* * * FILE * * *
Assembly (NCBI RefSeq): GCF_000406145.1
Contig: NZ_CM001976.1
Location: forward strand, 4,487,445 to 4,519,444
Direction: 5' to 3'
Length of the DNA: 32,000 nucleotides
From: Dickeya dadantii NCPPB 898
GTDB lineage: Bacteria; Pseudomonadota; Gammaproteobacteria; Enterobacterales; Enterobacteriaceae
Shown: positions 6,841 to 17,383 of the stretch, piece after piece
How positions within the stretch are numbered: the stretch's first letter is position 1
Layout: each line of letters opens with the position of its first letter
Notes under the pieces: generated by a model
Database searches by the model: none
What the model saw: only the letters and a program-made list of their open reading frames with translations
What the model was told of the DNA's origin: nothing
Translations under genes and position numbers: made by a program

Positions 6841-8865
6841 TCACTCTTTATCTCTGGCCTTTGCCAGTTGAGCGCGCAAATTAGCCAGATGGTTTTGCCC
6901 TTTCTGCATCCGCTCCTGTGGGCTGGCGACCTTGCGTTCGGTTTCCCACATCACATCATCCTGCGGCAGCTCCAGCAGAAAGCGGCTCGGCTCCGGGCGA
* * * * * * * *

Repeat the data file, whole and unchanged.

Assembly (NCBI RefSeq): GCF_000406145.1
Contig: NZ_CM001976.1
Location: forward strand, 4,487,445 to 4,519,444
Direction: 5' to 3'
Length of the DNA: 32,000 nucleotides
From: Dickeya dadantii NCPPB 898
GTDB lineage: Bacteria; Pseudomonadota; Gammaproteobacteria; Enterobacterales; Enterobacteriaceae
Shown: positions 6,841 to 17,383 of the stretch, piece after piece
How positions within the stretch are numbered: the stretch's first letter is position 1
Layout: each line of letters opens with the position of its first letter
Notes under the pieces: generated by a model
Database searches by the model: none
What the model saw: only the letters and a program-made list of their open reading frames with translations
What the model was told of the DNA's origin: nothing
Translations under genes and position numbers: made by a program

Positions 6841-8865
6841 TCACTCTTTATCTCTGGCCTTTGCCAGTTGAGCGCGCAAATTAGCCAGATGGTTTTGCCC
6901 TTTCTGCATCCGCTCCTGTGGGCTGGCGACCTTGCGTTCGGTTTCCCACATCACATCATCCTGCGGCAGCTCCAGCAGAAAGCGGCTCGGCTCCGGGCGA